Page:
An editorial by Robert J. Kerwin
The U.S. Food and Drug Administration has extended the deadline for submitting written comments to its docket concerning guidance for Medical Device Servicing. Initially set for Friday, January 25, 2019, the FDA is adding an extra month for stakeholders to make their voices heard, closing the docket on February 25.
The FDA request for comments follows publication by FDA, in the fall 2018, of a white paper on "Servicing vs. Remanufacturing"
and a two-day December FDA Workshop in Gaithersburg, Maryland.
Video recordings of the December meeting have been made available
on the FDA website.
The FDA docket to which servicing comments may be uploaded, can be found here
and should be identified as pertaining to FDA Docket 2018-N-3741.
The servicing guidance is expected to address what constitutes "remanufacturing" versus "servicing", as this was an area identified by FDA in its May 2018 Report as a subject of confusion among stakeholders. Moreover, this distinction is of importance to the day-to-day activities of servicers. To what extent will a repair of a device or a part be determined to be remanufacturing? Should an activity be determined to be "remanufacturing", the regulatory requirements imposed on manufacturers would likely apply.
The FDA Guidance is also expected to address other areas of substantial dispute between servicers and manufacturers. Among other things, it is expected that FDA will further explain manufacturer labeling requirements and what constitutes adequate device instructions. What constitutes "integral" manufacturer software, which must be provided? Is the FDA’s interpretation of what constitutes "adequate instructions" limited to delivery of a service manual? Can a manufacturer claim certain information constitutes "trade secrets" exempt from delivery to servicers, when this information may be necessary to comply with manufacturer obligations to provide adequate instructions?
Guidance documents are often prepared by governmental agencies to interpret existing laws and regulations in light of technological developments and reported areas of confusion. For 40 years there has been ongoing confusion over the extent to which manufacturers must provide information to those who service devices and who are not employed by the manufacturer.
If the servicing of devices is truly about patient safety, critical device information should not be withheld on the grounds of trade secrets. Moreover, questions exist under applicable trade secret law as to whether the information is truly "trade secret" information if it is provided to some servicers but not other servicers. Is it really secret? Patient safety and pragmatism should control.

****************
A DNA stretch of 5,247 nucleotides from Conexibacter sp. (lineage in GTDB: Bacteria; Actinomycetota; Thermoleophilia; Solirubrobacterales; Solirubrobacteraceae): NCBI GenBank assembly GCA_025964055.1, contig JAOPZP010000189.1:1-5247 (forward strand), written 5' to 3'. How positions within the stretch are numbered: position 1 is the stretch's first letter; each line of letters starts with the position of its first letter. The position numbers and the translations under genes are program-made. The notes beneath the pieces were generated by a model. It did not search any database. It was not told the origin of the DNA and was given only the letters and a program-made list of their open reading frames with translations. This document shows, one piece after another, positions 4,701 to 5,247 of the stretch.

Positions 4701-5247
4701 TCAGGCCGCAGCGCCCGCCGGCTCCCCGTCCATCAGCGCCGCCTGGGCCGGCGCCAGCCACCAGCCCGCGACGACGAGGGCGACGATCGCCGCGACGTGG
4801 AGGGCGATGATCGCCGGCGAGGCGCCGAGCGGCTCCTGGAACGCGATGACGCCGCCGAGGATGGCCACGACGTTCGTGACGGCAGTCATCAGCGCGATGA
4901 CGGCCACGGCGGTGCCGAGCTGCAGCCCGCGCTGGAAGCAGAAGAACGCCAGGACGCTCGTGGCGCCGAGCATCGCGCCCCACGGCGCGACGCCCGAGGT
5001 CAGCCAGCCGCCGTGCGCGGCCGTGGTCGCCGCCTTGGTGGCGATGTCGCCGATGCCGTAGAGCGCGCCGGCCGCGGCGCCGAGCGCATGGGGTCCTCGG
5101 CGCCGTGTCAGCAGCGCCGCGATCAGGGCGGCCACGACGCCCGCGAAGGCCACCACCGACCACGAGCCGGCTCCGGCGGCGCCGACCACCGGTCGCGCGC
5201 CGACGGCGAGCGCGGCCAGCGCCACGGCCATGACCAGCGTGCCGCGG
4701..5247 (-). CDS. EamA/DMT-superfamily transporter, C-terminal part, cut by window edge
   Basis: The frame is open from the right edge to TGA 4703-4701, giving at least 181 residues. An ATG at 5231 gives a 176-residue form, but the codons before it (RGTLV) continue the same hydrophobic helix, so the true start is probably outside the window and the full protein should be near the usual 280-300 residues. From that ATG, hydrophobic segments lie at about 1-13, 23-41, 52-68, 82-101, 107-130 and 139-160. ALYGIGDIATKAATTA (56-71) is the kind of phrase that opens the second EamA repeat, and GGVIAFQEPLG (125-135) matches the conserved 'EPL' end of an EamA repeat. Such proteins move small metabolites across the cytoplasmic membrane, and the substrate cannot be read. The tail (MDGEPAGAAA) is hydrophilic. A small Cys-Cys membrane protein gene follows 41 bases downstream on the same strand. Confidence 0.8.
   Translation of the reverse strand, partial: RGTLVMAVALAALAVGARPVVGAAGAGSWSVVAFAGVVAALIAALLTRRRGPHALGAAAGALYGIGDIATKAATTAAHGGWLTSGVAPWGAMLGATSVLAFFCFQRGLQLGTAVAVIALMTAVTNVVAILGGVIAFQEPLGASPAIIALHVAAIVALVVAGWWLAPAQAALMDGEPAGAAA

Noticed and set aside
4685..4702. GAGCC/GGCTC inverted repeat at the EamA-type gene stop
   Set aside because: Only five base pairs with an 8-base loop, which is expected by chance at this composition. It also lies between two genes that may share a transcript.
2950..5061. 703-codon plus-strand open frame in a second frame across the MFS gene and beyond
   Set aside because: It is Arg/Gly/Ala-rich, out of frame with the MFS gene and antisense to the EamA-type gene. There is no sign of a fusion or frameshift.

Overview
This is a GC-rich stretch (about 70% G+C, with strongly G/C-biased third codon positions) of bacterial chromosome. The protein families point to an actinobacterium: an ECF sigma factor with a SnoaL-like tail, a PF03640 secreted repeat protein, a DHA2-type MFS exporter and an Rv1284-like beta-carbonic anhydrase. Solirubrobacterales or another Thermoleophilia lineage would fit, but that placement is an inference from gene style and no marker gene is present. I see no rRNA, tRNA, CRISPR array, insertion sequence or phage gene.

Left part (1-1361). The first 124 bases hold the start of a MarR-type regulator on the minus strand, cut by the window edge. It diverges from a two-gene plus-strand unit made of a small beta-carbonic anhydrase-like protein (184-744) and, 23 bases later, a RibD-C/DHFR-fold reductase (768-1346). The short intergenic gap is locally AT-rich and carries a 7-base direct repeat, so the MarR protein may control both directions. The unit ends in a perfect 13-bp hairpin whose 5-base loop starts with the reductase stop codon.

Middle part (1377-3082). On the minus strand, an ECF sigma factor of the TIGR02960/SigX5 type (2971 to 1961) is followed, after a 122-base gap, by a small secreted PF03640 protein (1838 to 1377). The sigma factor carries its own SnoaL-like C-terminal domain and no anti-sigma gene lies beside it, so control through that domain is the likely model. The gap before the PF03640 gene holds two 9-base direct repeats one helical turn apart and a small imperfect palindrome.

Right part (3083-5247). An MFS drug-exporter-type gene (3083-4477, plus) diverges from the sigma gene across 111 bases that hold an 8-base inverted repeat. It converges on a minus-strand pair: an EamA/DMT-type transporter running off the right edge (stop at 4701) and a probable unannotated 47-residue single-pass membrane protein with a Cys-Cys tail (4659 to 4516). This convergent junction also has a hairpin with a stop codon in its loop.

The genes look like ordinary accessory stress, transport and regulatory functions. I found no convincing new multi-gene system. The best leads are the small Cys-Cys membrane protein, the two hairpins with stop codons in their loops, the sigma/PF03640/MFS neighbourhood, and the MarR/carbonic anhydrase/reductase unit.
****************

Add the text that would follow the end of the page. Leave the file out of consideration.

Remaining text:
IAMERS is requesting that the FDA resolve confusion with respect to FDA’s interpretation of what constitutes the scope of "adequate instructions" particularly with respect to access to service keys, technical information and updates. What, if any, consequences should exist if the manufacturer declines to cooperate?
A manufacturer should not be able to claim that certain necessary instructions will not be provided because the manufacturer claims the information otherwise provided is a "trade secret", or the equipment has reached "end of life" status (a condition determined ahead of time by the manufacturer). Since all of the leading manufacturers engage in multi-vendor servicing programs for healthcare organizations, they, themselves, experience issues with the dearth of information being willingly provided, when they attempt to service devices other than those they manufacture.
The industry, and most importantly the patients, benefit from cooperation in this area. Where policing this area is, as at least one manufacturer has suggested, within the "exclusive" jurisdiction of FDA, we will be very interested in learning how the FDA intends to further address noncompliance with existing regulatory requirements for adequate instructions.
We are grateful to the FDA for its very substantial efforts to receive industry input (including the full participation of senior CDRH leadership in both days of the 2-day workshop). Still, as noted, there are many important questions we are hopeful the answers to which should be clarified in the FDA Servicing Guidance.
Your input is essential. Moreover, while the FDA is in the process of updating certain aspects of servicing, such as its guidance on radiation control regulations (comments to which are due February 15, 2019) it may, as a practical matter, be several years before the FDA formally revisits this servicing guidance area.
About the author: Robert J. Kerwin is general counsel for IAMERS, the International Association of Medical Equipment Remarketers and Servicers.